PHP is dead!
Upon reading his own obituary in 1897, author Mark Twain is reported to have said “Reports of my death are greatly exagerrated”. Whenever I hear this quote, I think of PHP (and to an extent, my first programming love Ruby which gets an unfair share of criticism too).
Far from being dead, PHP is evloving its feature set to include some of the most exciting features from functional languages such as pattern matching as well as performance improvements and general tidying of the language to meet the needs of modern developers.
PHP may not be one of the trendiest languages out there or attract the most hype but it certainly is one of the more productive and ergonomic languages around, particularly when paired with a framework like Laravel.
In recent years, the PHP language itself has seen major performance improvements and the difference in speed between PHP 5.x and PHP > 8.0 can be staggering. Performance is not everything though and developer experience is an equally important metric in all but the most niche of circumstances as Taylor Otwell rightly pointed out.
The language has also introduced some nice “quality of life” features in recent releases such as constructor property promotion, attributes, named arguments, the nullsafe operator more support for types including static return type and union types and my absolute favorite new feature (after match expressions of course) first classs callable syntax.
Both Laravel and Symfony are fantastic web frameworks that are constantly improving their feature set and both projects are lead by opinionated leaders that have a vision on the direction of travel. This may rub some people up the wrong way but it does make for a consistent experience and limits the possibility of creeping featuritis.
Laracon EU is in full swing as I write this and already after day one of the conference there have been some amazing reveals and showcases of some of the tools developed by the team and community around Laravel such as Laravel Herd Pro (which now runs on Windows too), Laravel Pulse and Laravel Reverb
The PHP community is fantastic. Not only have I found it to be welcoming but also the ability for the community to laugh at itself (Lambos anyone?) flies in the face of some of the more serious, pompous groups. The community are also constantly developing new and better tools with special shoutout going to the likes of Nuno Maduro who seems to have a knack for getting a new open source package released to the community sooner than you could imagine possible.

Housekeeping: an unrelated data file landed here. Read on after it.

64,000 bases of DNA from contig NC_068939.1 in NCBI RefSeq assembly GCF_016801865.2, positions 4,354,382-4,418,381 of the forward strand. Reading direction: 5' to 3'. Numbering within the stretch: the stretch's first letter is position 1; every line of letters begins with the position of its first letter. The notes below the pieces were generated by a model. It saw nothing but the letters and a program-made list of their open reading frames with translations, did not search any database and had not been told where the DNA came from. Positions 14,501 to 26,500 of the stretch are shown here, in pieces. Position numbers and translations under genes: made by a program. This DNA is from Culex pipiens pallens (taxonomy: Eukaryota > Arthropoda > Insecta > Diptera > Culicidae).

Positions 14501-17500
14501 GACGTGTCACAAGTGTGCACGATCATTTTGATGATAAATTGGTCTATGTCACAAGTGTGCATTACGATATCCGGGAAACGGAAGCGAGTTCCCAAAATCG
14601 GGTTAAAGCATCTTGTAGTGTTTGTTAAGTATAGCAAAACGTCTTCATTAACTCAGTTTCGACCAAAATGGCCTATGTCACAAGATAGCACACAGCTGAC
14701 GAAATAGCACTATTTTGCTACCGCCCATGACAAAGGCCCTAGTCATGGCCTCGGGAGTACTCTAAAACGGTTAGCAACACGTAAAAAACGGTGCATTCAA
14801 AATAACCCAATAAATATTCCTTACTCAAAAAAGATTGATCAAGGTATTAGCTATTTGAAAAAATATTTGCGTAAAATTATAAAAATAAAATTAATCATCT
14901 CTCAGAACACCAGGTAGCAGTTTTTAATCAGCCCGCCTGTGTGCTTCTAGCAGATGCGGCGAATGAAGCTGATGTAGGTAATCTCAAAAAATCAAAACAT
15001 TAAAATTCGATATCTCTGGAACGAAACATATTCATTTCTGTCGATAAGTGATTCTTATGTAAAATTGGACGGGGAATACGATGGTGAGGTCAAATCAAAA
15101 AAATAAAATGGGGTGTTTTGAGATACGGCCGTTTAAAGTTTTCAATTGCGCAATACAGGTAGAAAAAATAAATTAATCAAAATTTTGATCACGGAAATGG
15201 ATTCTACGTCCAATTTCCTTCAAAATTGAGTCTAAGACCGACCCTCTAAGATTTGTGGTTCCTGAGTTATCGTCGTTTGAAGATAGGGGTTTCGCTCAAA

Ok, maybe I am biased on this one as I have contributed to a number of open source PHP projects and tools including Composer, Laravel, Symfony and MiniCli to name a few but I have found some of the tooling around PHP to be excellent and at least as good as the competition from other languagues. I’m thinking PHPStan, XDebug, Composer, Intelephense. Not to mention paid tools like PHPStorm and Tinkerwell.
Another prominent content creator to try PHP and Laravel recently is NeoVim core team member and creator of some of the most heavily used NeoVim plugins TJ Devries who has been learning about Laravel on stream recently and considered building some NeoVim tooling specifically for Laravel developers. (He even visited this very blog while doing so).
While I do have my frustrations with PHP from time to time, my problems generally are not PHP specific. Yeah ok, sometimes I get annoyed that I’m searching for a haystack in a needle but this if this is the height of my problems then things are not at all bad (this can also be helped by some of the aforementioned tooling).
PHP is far from perfect but it is my workhorse. It gets shit done and for the most part stays out of my way. It may not tickle the intellect in the same way that Haskell might, or allow you to do the crazy type gymnastics associated with TypeScript but what it does do, is allow me to build cool shit in an approachable way and adopt features such as static typing and functional programming techniques incrementally.
PHP is dead! Long live PHP!